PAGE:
House Rebukes President Bush’s Iraq War Strategy
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RAY SUAREZ: The House of Representatives takes an official position against increasing the number of troops in Iraq. NewsHour congressional correspondent Kwame Holman reports.
KWAME HOLMAN: Just before noon today, California Democrat George Miller, a 30-year veteran of the House, called on President Bush to take note of the historic action about to be undertaken by the chamber.
REP. GEORGE MILLER (D), California: When we pass this bipartisan resolution, the president should pause, because, at that moment, the president will not have the support of the United States House of Representatives, and at that moment the president will also not have the support of the people of the United States.
KWAME HOLMAN: The Democrat-written resolution was approved late this afternoon after four days of often passionate debate. It says, “Congress will continue to support and protect U.S. troops in Iraq,” but that Congress disapproves of the president’s decision to send more troops.
REP. NANCY PELOSI (D-CA), Speaker of the House: We owe our troops a course of action in Iraq that is worthy of their sacrifice. Today, we set the stage for a new direction on Iraq by passing a resolution, with fewer than 100 words, which supports our troops and disapproves of the president’s escalation proposal. Instead, Democrats have proposed a different course of action to the president.
KWAME HOLMAN: After 45 hours of debate and speeches from almost 400 members, the final vote was 246 to 182. Democrats got help from 17 Republicans who crossed the aisle to support the resolution.
One was staunch conservative Walter Jones of North Carolina. Four years ago, Jones led the effort to change the name of French fries sold in the Capitol to “Freedom Fries,” in response to the French government’s opposition to the U.S. war effort.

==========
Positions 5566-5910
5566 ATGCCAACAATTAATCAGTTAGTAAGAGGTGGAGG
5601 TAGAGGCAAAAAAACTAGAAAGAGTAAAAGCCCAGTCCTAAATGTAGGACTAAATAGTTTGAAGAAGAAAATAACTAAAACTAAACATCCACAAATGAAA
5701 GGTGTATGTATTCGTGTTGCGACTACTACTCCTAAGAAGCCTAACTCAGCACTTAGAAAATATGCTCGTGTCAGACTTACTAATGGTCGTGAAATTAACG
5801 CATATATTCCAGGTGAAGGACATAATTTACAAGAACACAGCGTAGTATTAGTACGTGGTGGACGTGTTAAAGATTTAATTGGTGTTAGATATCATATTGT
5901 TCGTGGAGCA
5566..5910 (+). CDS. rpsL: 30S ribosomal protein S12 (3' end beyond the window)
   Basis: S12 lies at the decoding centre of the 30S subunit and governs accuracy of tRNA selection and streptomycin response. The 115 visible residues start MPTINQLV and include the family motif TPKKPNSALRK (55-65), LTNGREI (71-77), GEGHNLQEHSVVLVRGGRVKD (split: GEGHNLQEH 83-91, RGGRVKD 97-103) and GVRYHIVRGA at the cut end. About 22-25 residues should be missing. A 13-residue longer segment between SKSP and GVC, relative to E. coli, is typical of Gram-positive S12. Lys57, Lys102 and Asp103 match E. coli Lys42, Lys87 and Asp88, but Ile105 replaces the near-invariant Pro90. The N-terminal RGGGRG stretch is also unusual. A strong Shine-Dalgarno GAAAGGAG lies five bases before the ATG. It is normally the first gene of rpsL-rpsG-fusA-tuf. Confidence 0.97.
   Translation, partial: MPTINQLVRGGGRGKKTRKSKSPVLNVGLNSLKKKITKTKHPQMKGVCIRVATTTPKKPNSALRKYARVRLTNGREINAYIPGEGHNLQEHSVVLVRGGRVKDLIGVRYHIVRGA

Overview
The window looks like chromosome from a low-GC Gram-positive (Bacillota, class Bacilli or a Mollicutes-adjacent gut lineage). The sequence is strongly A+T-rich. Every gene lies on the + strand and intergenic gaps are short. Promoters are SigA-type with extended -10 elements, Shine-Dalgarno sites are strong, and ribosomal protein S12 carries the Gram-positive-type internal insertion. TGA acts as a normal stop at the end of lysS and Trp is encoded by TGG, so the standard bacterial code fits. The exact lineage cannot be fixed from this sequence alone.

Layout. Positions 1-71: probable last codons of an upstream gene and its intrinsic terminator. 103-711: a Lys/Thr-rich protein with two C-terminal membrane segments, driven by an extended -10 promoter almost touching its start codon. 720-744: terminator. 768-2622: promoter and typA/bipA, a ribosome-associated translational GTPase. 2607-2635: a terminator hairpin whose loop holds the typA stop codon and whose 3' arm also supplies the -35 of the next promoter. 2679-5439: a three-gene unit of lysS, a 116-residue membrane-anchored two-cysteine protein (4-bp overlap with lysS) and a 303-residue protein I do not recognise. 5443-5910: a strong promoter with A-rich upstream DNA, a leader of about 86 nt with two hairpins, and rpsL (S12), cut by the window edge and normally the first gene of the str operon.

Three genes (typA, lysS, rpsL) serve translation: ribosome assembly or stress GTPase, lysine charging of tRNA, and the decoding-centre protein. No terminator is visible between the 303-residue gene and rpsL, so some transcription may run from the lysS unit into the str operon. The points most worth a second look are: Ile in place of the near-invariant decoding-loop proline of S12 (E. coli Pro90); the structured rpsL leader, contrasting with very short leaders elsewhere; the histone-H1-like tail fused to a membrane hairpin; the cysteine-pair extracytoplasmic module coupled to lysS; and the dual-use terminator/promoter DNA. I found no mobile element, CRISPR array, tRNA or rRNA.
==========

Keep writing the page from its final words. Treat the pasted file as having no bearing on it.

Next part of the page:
But soon after, Jones said he began to regret his vote for the war. He attended a funeral in late 2003 for Marine Sergeant Michael Bitz, killed in Nasiriyah during the initial invasion, leaving a widow and three young children.
REP. WALTER JONES (R), North Carolina: A sergeant who left a wife and three children, twins that were born two weeks after he was deployed. He never saw them. And at the funeral, the wife read the last letter word for word. She cried, and I cried, too, by God.
Driving home back 72 miles back to my home in North Carolina, I had such a rush of emotion of the fact that, you know, when you send somebody to give their life to this country, you better be sure that it is necessary, there is no other option.
KWAME HOLMAN: This week, Jones signed on as a co-sponsor of the Democrats’ resolution, bucking his president and most members of his party. He explained why he felt he should.
REP. WALTER JONES: Because I have such strong faith in God that this one word that I think is critical to the future of a democracy, and that one word is “truth.” The American people must have the truth, because if they have the truth, then they will support their government. But if they start questioning whether their government, no matter which level of government, is not giving them the truth, then I think they will rebel.
KWAME HOLMAN: James Clyburn, the House Democratic whip, said he believed Jones spoke for many of his Republican colleagues, who were stifled during years of strict Republican rule.
REP. JAMES CLYBURN (D), Majority Whip: I think that many of them were just as disenchanted with what was happening to them about their leadership as we were.
KWAME HOLMAN: But Jones didn’t speak for Darrell Issa of California. Issa came to the floor to argue certain members were telling the troops in Iraq to give up.
REP. DARRELL ISSA (R), California: They toppled Saddam, and now they’re being told to cut and run. That’s what this is leading to. Mr. Speaker, we cannot do that, and we know it.
KWAME HOLMAN: North Carolina Republican Howard Coble, who also supported the resolution, mocked that line of attack.
REP. HOWARD COBLE (R), North Carolina: “Oh, you cannot leave.” “You will be accused of cutting and running,” we’re told. If we had removed Saddam, which most Iraqis wanted, and then withdrew four or five weeks later, or even four or five months later, that would have constituted cutting and running.
But we’ve been there for years, Mr. Speaker. Over 3,100 of our troops have given the ultimate sacrifice; in excess of 25,000 have suffered injuries, many permanent, disabling injuries. This is sacrifice, not cutting and running.
KWAME HOLMAN: Ironically, most of the Republicans who voted against the president's troop buildup are from solidly Republican congressional districts.
However, New Mexico's Heather Wilson, who barely won re-election in the fall, opposed the resolution today, even though she also opposes the troop buildup. The first woman veteran ever elected to Congress, Wilson this week complained that the resolution would protect only the troops in Iraq, not the thousands yet to be deployed.